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HermanWallace Motion to Expedite Documents

HermanWallace Motion to Expedite Documents

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Published by cbsradionews
Louisiana case, Angola. Herman Wallace.
Louisiana case, Angola. Herman Wallace.

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Published by: cbsradionews on Sep 18, 2013
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Petitioner Wallace hereby moves this Court, pursuant to Rule 72 of the FederalRules of Civil Procedure and in the interests of justice, for expedited consideration ofhis petition for a writ of habeas corpus. Wallace requests that a Report andRecommendation (“Report”) be issued within 30 days of the filing of this motion; thatthe parties be directed to file objections no later than 14 days upon issuance of theReport; and that the District Court rule no later than 60 days thereafter.Urgent consideration of Wallace’s pending claims is warranted for severalreasons. First, Wallace has presented strong claims of constitutional error in the contextof a compelling
innocence claim. Second, Wallace’s claims of constitutional errorin this case are exceptionally persuasive and should prevail. Third, delay in this casehas already been inordinate. Finally, and most importantly, Wallace has recently beendiagnosed with cancer. Further delay in the effective and expeditious administration of judicial review in this case may very well result in manifest injustice.
Case 3:09-cv-01027-BAJ-SCR Document 75 06/21/13 Page 1 of 9
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I. Wallace’s Innocence
This case raises fundamental questions about the wrongful incarceration of anactually innocent person. (
Doc. No. 57-2 at 25.) Moreover, the wrongfulincarceration has taken place under conditions of unconstitutional hardship, as Wallacehas now been held under conditions akin to solitary confinement for over 40 years.
See generally
Wilkerson v. Stalder 
, 00-Civ-304 (M.D.La) (Doc. No. 105 at 21, adopted withoutmodification at Doc. No. 116) (observing that the length of Wallace’s confinement underextended lockdown conditions is “so far beyond the pale that this Court has not foundanything even remotely comparable in the annals of American jurisprudence.”) (Doc.No. 105 at 21; adopted without modification, Doc. No. 116). Although there is noprocedural default in this case, Wallace has asserted that he is prepared to make aninnocence showing under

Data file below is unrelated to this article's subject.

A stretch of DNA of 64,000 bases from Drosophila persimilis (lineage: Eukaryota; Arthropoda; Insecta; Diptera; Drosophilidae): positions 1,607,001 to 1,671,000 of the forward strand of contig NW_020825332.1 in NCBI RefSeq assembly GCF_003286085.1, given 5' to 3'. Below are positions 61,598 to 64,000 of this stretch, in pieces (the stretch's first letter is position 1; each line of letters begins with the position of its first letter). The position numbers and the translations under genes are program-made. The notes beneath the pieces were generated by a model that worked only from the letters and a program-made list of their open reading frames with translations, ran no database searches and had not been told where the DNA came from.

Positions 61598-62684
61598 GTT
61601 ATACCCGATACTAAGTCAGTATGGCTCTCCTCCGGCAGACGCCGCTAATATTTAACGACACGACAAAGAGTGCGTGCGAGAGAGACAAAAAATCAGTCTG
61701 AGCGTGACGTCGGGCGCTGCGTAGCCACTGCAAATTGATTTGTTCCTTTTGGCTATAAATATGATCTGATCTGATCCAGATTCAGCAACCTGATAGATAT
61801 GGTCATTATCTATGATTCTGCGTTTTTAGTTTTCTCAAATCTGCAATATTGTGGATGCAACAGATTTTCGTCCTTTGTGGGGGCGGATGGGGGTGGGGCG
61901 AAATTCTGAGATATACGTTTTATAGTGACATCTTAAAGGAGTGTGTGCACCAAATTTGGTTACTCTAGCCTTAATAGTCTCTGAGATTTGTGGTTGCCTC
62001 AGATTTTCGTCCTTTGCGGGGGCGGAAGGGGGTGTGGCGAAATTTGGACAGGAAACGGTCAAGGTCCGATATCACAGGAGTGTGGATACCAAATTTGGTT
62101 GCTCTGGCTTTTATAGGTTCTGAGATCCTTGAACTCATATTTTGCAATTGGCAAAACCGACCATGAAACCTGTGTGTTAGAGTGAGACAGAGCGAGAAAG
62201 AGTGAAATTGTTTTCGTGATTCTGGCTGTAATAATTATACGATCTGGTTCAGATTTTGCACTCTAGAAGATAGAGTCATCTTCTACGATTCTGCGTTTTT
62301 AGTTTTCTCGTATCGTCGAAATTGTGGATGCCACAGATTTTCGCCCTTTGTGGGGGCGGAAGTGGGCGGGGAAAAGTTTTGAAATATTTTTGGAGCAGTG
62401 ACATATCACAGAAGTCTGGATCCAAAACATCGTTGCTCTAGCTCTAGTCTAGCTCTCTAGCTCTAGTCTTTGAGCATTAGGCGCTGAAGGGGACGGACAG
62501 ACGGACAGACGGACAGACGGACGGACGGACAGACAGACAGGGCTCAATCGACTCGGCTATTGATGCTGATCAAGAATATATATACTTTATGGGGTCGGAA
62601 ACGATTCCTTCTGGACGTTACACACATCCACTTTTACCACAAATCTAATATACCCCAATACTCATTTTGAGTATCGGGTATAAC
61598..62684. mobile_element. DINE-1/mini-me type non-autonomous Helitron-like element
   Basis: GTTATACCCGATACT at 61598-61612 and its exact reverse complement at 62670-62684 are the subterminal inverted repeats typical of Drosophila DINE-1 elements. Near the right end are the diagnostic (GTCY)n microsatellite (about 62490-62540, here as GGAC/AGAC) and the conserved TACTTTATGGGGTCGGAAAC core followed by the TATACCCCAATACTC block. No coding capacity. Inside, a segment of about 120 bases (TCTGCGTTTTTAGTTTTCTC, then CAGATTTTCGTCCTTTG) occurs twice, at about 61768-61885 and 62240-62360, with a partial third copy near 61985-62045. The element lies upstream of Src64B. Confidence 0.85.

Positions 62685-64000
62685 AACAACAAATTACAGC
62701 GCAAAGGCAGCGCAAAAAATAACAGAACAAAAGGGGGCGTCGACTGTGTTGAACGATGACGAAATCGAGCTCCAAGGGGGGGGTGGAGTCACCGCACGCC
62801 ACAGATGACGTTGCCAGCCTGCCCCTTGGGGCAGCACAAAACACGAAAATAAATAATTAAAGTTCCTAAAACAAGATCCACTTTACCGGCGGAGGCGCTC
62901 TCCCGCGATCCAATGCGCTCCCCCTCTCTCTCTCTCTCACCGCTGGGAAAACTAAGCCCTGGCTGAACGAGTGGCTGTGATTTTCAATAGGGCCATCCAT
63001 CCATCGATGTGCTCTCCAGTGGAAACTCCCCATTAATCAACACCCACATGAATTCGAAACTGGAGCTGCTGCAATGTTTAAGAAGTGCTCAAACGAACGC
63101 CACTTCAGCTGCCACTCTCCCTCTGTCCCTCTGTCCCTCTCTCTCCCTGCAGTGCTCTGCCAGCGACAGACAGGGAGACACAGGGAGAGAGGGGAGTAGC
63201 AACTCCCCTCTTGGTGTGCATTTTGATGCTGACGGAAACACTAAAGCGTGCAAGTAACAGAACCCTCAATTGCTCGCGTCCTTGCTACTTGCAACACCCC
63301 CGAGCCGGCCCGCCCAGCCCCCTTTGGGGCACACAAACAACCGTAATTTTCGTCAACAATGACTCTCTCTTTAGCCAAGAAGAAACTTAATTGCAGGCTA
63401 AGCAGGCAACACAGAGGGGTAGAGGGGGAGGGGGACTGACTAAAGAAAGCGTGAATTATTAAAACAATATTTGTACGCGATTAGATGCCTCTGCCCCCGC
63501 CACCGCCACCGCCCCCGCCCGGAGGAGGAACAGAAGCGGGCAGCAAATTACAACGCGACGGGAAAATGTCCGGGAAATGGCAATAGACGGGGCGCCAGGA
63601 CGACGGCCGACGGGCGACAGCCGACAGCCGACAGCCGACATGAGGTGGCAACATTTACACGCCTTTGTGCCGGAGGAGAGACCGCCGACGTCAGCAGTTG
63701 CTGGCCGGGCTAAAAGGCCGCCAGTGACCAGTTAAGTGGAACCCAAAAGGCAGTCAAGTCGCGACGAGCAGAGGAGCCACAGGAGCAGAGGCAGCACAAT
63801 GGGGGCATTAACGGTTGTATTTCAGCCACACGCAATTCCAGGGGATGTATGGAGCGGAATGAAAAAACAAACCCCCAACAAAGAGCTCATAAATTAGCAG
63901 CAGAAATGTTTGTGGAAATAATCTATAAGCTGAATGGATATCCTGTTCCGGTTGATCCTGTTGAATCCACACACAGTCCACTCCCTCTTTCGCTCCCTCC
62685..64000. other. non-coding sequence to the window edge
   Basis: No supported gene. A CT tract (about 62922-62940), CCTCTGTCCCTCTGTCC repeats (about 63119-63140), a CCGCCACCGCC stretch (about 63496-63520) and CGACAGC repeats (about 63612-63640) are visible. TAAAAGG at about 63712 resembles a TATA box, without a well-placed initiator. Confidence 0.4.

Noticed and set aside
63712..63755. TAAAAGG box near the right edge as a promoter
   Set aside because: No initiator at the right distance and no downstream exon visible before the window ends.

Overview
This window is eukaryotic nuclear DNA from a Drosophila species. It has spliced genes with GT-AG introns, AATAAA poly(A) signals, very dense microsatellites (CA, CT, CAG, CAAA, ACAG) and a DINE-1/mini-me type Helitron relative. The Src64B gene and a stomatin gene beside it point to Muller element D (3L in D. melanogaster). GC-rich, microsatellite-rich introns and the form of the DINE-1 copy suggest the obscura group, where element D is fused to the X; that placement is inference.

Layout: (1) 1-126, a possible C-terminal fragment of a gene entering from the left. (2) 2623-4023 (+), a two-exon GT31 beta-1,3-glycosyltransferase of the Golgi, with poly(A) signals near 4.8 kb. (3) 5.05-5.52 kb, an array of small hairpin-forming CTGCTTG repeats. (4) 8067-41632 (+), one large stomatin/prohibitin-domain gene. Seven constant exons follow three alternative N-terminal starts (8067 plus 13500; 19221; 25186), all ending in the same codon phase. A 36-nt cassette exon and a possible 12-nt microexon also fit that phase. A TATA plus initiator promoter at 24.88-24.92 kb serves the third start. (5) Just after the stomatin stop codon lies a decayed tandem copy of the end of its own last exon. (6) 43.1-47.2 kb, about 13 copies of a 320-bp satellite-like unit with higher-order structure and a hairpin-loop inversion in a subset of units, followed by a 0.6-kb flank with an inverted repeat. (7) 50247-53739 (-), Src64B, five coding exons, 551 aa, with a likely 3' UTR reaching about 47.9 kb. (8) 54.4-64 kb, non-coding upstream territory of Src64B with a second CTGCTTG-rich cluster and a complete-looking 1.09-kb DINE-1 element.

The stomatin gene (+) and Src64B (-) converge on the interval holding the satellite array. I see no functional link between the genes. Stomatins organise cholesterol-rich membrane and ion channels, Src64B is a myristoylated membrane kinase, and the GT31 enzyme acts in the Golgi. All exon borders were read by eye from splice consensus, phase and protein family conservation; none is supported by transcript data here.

House v. Bell
, 547 U.S. 518, 534, 539-54 (2006). Among otherthings, the undersigned represents that new evidence of Wallace’s innocence includes ascientific review of the bloody print found at the crime scene this case which exculpatesWallace, and recantation from key State witnesses. This evidence, combined withevidence which was presented to the jury in 1972—including alibi testimony and prisondocuments that prove Wallace was present at work during the time of the crime—powerfully substantiates Wallace’s unwavering assertions of innocence, which nowspan over four decades.
II. The Strength of Wallace’s Claims
Wallace has presented exceptionally strong claims for relief in this case. His trial,which took place in January of 1974, was rife with constitutional error, and there can be
Case 3:09-cv-01027-BAJ-SCR Document 75 06/21/13 Page 2 of 9
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no dispute that the case against him was weak in the first instance. Wallace’s petitionhas been extensively briefed by both parties and he will not here re-argue the merits ofhis claims. However, for purposes of this motion, Wallace highlights some of thestrengths of his petition:
Claim D
. The grand jury which indicted Wallace
did not include a single woman.
Itis well-settled that this grand jury was convened under systemicallydiscriminatory procedures. The State’s only answer is procedural default, butthis Court has already rightly held that this claim is exhausted and notprocedurally defaulted. There is no challenge to the substantive merits of thisclaim. (
Doc. No. 45 at 11-12.)
Claim A.
The prosecution suppressed crucial impeachment evidence
as to each of their inmate witnesses
. Hezekiah Brown and Chester Jackson were the State’s twomain witnesses and both perjured themselves when they denied that they hadbeen given compelling incentives to testify. Incentives as significant as thepromise of a pardon, which was ultimately delivered. Viewed individually, eachof these violations of due process merits relief; when viewed cumulatively, andin light of the other weaknesses in the State’s case, there can be no doubtWallace was denied a fair trial.
Claim B.
Wallace’s trial counsel was forced to act under profoundly dividedloyalties when his co-defendant turned State’s witness mid-trial.
Trial counsel hadto cross-examine his own client, with
notice that his client had become a witness for the prosecution.
That Jackson took the stand and gave favorable testimonyconcerning Wallace’s third co-defendant, Gilbert Montegut, only further andimpossibly divided trial counsel’s loyalties. Trial counsel subsequently admittedhe had no strategic basis for not moving for a mistrial, but he failed to pursuethat preferable strategy out of “shock and confusion.”
Claim E.
The merits of Wallace’s
claim are beyond reproach. His jurors—who had already been provided perjurious testimony and denied theopportunity to consider a case that had been fairly tested by adversarialprocess—were given
a classic burden-shifting instruction.
The prosecution waswrongly relieved of having to prove each and every element of the offensebeyond a reasonable doubt.
Case 3:09-cv-01027-BAJ-SCR Document 75 06/21/13 Page 3 of 9

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